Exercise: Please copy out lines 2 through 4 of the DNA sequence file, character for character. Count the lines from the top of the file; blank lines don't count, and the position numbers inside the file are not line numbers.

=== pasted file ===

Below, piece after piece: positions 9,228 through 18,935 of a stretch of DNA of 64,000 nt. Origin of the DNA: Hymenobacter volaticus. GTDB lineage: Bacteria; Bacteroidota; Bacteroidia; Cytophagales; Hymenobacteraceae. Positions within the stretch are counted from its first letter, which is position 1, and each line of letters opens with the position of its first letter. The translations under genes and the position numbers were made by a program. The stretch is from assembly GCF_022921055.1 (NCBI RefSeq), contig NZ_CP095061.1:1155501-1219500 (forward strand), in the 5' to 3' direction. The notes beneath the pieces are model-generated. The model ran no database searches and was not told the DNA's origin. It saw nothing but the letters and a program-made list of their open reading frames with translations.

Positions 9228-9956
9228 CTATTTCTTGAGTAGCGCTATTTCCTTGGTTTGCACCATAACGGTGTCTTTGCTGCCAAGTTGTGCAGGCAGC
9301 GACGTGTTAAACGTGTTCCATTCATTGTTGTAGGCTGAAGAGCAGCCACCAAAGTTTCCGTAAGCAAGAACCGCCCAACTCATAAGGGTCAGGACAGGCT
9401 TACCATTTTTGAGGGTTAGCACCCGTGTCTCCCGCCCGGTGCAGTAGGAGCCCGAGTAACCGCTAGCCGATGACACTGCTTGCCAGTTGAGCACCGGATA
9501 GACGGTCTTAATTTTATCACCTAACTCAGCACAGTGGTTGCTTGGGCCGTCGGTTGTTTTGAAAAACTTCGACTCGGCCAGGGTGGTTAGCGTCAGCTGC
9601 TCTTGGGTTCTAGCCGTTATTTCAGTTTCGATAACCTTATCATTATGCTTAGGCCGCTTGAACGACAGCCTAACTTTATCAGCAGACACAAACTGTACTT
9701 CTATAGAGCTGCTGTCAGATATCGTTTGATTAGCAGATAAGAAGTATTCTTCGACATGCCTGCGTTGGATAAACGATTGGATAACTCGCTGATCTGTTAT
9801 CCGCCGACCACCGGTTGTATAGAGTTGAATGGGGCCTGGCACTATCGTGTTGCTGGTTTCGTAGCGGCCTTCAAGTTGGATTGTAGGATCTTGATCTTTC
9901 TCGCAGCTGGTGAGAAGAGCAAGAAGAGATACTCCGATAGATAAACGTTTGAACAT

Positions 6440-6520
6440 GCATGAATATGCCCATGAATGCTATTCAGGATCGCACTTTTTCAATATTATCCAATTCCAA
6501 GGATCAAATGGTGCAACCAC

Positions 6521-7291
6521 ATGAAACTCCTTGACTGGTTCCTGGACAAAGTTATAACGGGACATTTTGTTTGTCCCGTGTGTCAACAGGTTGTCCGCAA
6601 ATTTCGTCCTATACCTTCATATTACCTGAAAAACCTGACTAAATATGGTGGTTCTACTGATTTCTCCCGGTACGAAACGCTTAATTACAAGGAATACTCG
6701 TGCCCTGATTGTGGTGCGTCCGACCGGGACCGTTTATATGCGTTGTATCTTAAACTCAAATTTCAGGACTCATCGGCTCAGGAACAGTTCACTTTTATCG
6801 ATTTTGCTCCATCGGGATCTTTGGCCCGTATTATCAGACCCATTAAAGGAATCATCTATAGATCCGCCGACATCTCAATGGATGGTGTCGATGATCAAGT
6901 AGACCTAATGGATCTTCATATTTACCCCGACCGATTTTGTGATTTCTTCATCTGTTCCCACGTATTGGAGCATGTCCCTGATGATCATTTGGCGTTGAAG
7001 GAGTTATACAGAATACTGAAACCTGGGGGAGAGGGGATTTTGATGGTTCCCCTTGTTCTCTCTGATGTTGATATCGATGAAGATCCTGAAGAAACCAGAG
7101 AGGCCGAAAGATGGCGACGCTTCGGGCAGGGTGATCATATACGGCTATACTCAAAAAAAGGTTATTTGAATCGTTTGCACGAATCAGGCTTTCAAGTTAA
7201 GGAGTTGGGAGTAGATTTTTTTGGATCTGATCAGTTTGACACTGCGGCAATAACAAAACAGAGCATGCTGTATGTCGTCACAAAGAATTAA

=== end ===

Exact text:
Positions 9228-9956
9228 CTATTTCTTGAGTAGCGCTATTTCCTTGGTTTGCACCATAACGGTGTCTTTGCTGCCAAGTTGTGCAGGCAGC
9301 GACGTGTTAAACGTGTTCCATTCATTGTTGTAGGCTGAAGAGCAGCCACCAAAGTTTCCGTAAGCAAGAACCGCCCAACTCATAAGGGTCAGGACAGGCT